Fully 71 countries have signed the Arms Trade Treaty since it was opened for signature last week at the United Nations in New York. The United States is not among them: via State Department press release, Secretary of State John Kerry said:
‘The United States welcomes the opening of the Arms Trade Treaty for signature, and we look forward to signing it as soon as the process of conforming the official translations is completed satisfactorily.’
Interpretation of that statement no doubt will be a part of an upcoming, topical forum.
The American Society of International Law will host a lunchtime talk entitled “Arms Trade Treaty: Domestic and International Implications” from 12 noon-2 p.m. Eastern time next Monday, June 17, at Tillar House, its headquarters at 2223 Massachusetts Avenue, N.W., Washington, D.C. If you’re unable to be present in person, you can watch it via live webstream.
As I’ve posted, the treaty emerged out of a final round of negotiations in March. At that point the United States was on board, but other countries balked, and so it fell to the U.N. General Assembly to adopt the text, available here.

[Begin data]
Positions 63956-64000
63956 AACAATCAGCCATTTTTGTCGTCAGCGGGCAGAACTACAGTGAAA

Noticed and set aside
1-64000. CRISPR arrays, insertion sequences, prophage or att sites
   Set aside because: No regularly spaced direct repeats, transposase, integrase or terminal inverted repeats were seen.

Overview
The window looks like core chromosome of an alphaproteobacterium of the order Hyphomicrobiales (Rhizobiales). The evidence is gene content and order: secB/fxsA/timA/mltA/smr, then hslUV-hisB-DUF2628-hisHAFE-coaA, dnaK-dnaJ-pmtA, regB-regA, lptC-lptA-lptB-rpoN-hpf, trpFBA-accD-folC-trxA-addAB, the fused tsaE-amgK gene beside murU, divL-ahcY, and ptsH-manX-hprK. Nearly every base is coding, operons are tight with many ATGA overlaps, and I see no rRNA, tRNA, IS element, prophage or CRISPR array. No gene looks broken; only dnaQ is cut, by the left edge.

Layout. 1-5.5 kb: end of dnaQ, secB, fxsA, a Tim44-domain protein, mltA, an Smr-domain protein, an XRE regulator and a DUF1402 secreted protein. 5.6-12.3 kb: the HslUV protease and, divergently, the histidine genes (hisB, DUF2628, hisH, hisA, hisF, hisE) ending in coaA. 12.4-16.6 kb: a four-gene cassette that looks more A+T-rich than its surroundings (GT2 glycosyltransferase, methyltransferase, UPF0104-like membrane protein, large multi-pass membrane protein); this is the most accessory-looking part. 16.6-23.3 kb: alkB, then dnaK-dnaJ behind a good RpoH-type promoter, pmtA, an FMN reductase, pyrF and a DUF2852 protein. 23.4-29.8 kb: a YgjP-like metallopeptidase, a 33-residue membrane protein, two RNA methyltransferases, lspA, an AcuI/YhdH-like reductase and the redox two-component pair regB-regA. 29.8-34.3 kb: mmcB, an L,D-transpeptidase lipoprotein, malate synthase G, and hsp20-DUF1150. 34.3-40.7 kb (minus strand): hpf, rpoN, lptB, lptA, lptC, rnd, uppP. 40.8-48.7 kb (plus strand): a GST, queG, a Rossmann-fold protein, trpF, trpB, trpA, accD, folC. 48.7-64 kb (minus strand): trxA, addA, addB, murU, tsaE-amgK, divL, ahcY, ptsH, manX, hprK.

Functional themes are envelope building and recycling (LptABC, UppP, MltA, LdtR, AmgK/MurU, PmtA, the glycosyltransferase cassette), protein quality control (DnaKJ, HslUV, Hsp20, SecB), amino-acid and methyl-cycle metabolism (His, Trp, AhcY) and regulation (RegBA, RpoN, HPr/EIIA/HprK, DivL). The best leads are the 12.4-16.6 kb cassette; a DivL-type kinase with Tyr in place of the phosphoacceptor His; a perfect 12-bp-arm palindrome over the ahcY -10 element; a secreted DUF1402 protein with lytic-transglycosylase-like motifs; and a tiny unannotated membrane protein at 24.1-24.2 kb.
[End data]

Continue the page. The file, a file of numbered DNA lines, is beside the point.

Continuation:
On Monday speakers will discuss, in ASIL’s words, “a plethora of issues surrounding the Arms Trade Treaty such as the objectives and scope of the treaty, the rationale behind U.S. support for it, challenges to the implementation of the treaty, implications on the national legal system, and the international humanitarian law aspects of the treaty.” Scheduled are Thomas M. Countryman, the State Department’s Assistant Secretary for International Security and Nonproliferation, as well as representatives of 2 nongovernmental organizations that have worked for approval of the treaty: Andrea Harrison, Deputy Legal Advisor, Regional Delegation for the United States and Canada, International Committee of the Red Cross, and Scott Stedjan, Senior Policy Advisor for Humanitarian Response, Oxfam America. Moderating will be Professor David Koplow, Director of the Center for Applied Legal Studies at Georgetown Law.
Registration and details here.